Illustration by Charles Geer.
When I was about 10 I joined the Cub Scouts, and continued into the Boy Scouts for a few years. With that, or perhaps through the Scouts but paid separately, I got a subscription to BOY’S LIFE magazine, the official Scout publication. In addition to all kinds of information, comics and factual articles, there was at least one short fiction story in each issue. A few were series, and one of my favorites of those was Brinley’s stories about the Mad Scientists’ Club of Mammoth Falls. Lead by tinkerer and scientific genius Henry Mulligan, it was a group of boys who worked together on scientific projects, plotted mischievous pranks on their home town, helped police with investigations, and tangled with a rival gang of boys who were always trying to ruin their plans. Long ago I found the first collection of Mad Scientists’ Club stories reprinted in book form. Recently I found this second collection at a book sale, and enjoyed reading the five adventures within, none of which I remembered.
The era of the stories is very 1950s, with small-town America brought to life, and the boys seem to have an endless supply of equipment, hang-outs and energy, not to mention permission to range far and wide in their territory at all hours with little or no parental supervision. The town’s police force sees more of them than their parents, seems like. The adventures are funny and fun, not to mention full of clever ideas. In one, they cash in on the then-current flying saucer reports flooding the news by creating a very believable one to panic the town, and amazingly do not get into serious trouble even when the police and the army are called in to investigate. In another, they buy a war trophy miniature German submarine and rebuild it to working condition, only to have the sub caught in their cavern hideout by a rock fall.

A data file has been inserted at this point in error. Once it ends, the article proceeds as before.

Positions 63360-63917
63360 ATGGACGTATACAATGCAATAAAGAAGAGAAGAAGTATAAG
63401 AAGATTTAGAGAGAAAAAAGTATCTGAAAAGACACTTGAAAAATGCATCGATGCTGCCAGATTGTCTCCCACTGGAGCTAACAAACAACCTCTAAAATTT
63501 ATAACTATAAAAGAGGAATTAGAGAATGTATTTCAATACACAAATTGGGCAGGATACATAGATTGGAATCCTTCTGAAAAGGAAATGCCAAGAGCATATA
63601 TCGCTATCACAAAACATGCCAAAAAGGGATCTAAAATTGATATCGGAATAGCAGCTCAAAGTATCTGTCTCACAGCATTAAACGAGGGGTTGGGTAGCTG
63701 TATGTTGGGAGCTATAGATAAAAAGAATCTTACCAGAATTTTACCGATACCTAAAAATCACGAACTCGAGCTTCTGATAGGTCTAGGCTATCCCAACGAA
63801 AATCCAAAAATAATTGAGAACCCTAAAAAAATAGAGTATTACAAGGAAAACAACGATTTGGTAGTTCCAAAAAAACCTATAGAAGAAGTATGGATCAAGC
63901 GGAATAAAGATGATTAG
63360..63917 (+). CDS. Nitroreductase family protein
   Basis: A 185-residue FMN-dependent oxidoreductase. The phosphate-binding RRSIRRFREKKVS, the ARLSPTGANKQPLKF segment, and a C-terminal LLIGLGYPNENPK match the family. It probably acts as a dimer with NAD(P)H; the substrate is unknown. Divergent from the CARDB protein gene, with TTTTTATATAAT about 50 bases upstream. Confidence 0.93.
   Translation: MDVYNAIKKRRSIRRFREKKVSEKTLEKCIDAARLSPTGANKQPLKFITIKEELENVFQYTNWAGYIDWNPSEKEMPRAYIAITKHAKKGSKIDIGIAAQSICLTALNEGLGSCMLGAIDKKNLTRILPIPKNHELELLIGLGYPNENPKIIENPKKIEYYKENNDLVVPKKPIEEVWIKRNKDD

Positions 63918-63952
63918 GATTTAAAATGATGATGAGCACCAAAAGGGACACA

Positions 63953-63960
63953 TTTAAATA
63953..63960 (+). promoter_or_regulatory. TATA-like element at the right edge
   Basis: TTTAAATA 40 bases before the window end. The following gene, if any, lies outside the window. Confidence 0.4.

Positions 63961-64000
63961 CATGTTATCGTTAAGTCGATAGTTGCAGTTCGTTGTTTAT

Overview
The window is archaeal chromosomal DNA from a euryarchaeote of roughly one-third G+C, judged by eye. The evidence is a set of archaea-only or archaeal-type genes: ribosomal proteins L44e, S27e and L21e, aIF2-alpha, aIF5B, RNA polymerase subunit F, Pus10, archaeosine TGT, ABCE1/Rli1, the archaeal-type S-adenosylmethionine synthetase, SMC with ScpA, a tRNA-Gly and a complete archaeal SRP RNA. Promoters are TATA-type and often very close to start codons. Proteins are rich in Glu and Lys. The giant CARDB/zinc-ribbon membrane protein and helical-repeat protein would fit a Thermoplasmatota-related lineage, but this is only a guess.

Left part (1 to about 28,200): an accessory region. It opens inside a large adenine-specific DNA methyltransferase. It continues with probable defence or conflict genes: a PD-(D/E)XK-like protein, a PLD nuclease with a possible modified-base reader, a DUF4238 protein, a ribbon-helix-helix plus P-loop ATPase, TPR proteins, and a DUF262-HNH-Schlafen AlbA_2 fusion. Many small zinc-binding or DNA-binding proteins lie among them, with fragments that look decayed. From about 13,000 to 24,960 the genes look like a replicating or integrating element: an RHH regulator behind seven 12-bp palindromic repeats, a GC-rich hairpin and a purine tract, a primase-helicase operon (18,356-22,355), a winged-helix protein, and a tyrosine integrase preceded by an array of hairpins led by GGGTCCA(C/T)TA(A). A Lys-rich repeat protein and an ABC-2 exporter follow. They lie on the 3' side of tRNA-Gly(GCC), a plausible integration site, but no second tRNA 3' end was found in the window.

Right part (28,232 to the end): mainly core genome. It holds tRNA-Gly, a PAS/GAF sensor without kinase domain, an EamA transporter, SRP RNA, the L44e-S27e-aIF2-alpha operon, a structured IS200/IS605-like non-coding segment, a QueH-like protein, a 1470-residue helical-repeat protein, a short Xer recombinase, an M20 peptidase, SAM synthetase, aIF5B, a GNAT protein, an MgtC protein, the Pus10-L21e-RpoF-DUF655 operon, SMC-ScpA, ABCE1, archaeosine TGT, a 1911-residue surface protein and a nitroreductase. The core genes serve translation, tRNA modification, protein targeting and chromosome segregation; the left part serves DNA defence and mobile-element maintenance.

The hardcover edition of the book I have was reprinted by Purple House Press of Texas in 2002, and looking online, I see they’re still in business and have reprinted a number of books for children I like. It’s the second time recently I’ve found a small press doing this, and I think it’s a terrific trend. They also printed two further books about the Mad Scientists, novels rather than short stories, and also books I haven’t read or even known about. I’ve bought Kindle editions and will read them soon. Though a bit dated, I think these stories will still appeal to kids of today, but probably boys more than girls, as there’s hardly a girl in sight in them.